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I wrote a while ago about problems with the way DateTime worked with features like DataSet, XML Serialization (WebServices) and XmlConvert. Basically, DateTime is always treated as a local time by these XML-based systems, which means that you get incorrect results if you use UTC or whole dates with them. What makes this worse is that it is actually a best practice to the UTC times rather than local times. People often don’t discover this problem until they are very invested in a technology and test their application with different tiers in different time zones for the first time.
At the time of the previous post, there was discussion about whether this would be fixed in a service pack. Right now, this is very unlikely to happen, because these problems are all corrected in Whidbey and we are getting close to it being released, so the value of a fix in servicing is much reduced.
The Beta 2 release will be available fairly soon. It will be a release of at least the quality level of V1.0 Beta 2. Many companies chose to deploy live applications on the V1.0 Beta 2 and many are choosing to do so with the Whidbey Beta 2, as the quality level will be very close to that of the final release. So, a work-around to consider for all of these problems is to adopt Beta 2 a little sooner than you were planning.
There is a fairly easy work-around to this problem if you call XmlConvert directly. Instead of this:
String output = XmlConvert.ToString(dateTimeInput);
String output = dateTimeInput.ToString(“yyyy-MM-ddTHH:mm:ss.fffffff”);
This is a valid XML date format, and is almost identical to what XmlConvert currently does, without the problematic local time zone. This is suitable for whole Dates and UTC dates, and you can use XmlConvert.ToDateTime on the other end.
It is slightly more correct to use this format for UTC times:
String output = dateTimeInput.ToString(“yyyy-MM-ddTHH:mm:ss.fffffffZ”);
However, this one won’t work with XmlConvert.ToDateTime on the other end as expected, because it will default to converting this to local time for you. If you want to use this format, use this call instead of XmlConvert.ToDateTime:
DateTime output = DateTime.ParseExact(stringInput,
This is not so close to what XmlConvert.ToDateTime does. It calls ParseExact with a set of 24 different formats of which this is one. If you want to support multiple formats, pass in an array with the XML formats you want. Another option is to call XmlConvert.ToDateTime and then call ToUniversalTime on the result, but this has a reliability caveat (see below).
It is harder to work around this problem in Web Services. Here are some options for using a UTC or a whole date with Web Services.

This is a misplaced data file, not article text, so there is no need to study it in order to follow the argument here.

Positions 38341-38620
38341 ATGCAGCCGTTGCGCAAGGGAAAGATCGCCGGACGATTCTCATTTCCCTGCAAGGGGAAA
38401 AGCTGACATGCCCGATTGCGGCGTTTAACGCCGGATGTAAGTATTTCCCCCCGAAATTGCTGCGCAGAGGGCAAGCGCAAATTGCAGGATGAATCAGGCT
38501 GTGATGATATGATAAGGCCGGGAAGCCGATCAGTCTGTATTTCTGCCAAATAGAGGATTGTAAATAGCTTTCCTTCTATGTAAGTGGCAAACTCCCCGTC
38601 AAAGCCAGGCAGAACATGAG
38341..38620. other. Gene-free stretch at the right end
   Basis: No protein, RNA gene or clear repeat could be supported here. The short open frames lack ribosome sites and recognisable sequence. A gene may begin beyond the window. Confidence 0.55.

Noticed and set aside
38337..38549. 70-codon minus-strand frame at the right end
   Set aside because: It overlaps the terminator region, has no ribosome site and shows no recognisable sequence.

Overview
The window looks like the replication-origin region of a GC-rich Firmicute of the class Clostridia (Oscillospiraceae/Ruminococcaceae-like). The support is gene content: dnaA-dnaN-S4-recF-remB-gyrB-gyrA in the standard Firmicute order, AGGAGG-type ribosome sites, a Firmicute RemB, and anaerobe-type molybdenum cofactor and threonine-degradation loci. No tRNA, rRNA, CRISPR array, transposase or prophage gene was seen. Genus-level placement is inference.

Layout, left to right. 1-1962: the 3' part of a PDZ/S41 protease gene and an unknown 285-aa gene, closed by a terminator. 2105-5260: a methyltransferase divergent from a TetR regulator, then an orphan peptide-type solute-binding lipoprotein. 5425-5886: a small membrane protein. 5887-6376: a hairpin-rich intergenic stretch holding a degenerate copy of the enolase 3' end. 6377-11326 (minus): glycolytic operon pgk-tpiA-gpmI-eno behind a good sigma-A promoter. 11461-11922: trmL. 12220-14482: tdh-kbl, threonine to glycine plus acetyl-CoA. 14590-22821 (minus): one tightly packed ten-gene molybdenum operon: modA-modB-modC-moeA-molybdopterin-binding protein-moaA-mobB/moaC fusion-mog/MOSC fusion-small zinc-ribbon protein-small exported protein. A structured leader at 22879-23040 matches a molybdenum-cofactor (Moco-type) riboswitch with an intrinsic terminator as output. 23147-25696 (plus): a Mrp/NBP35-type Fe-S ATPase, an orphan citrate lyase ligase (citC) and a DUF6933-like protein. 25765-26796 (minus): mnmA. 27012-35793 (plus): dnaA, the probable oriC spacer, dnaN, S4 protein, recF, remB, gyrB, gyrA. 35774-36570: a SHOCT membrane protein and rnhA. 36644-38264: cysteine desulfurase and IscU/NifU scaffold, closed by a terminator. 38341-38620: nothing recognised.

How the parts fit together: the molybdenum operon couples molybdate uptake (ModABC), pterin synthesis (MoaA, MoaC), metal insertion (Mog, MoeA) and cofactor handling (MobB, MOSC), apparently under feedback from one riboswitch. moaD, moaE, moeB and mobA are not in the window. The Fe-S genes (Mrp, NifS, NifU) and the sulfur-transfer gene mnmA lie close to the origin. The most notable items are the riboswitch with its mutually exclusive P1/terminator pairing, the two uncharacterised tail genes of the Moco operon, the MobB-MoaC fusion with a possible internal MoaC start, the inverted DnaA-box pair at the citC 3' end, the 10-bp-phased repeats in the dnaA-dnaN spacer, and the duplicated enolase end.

Obviously some of these work arounds are quite horrible. For Web Services I would recommend (1) for UTC times and (3) for whole dates. Options (2) and (4) have a reliability caveat explained below.
DataSet is the hardest technology of the three to work around this problem. Some options:
This is the most difficult situation, because all of these work-arounds have problems. Option (1) involves bypassing the database type system. Option (2) has a reliability caveat explained below. I would actually recommend (4) or (5) for this technology.
Some of these work-arounds involve conversion between the local time and UTC and others involve using UTC and ensuring that it is never converted. Some of the work-arounds involving local conversion are a little easier, but they should not be used if you have an application that needs to be 100% reliable 24/7. There is one hour per year where local clock times are inherently lossy, because there is an hour that gets repeated when you wind the clock back as you leave daylight savings time. In V1.0 and V1.1, the DateTime did not differentiate these two times, so even temporarily converting to local can cause data loss.
In the Whidbey release, the data format has been modified to ensure that local times are not lossy in this situation and can differentiate between these two times. Despite this, UTC is still the recommended way to persist times and do arithmetic on them, because it works across changes in the time zone and the arithmetic is not affected by daylight savings time transitions.
Este post es en respuesta a este caso de Edgar. Desafortunadamente no lo pude poner como comentario en
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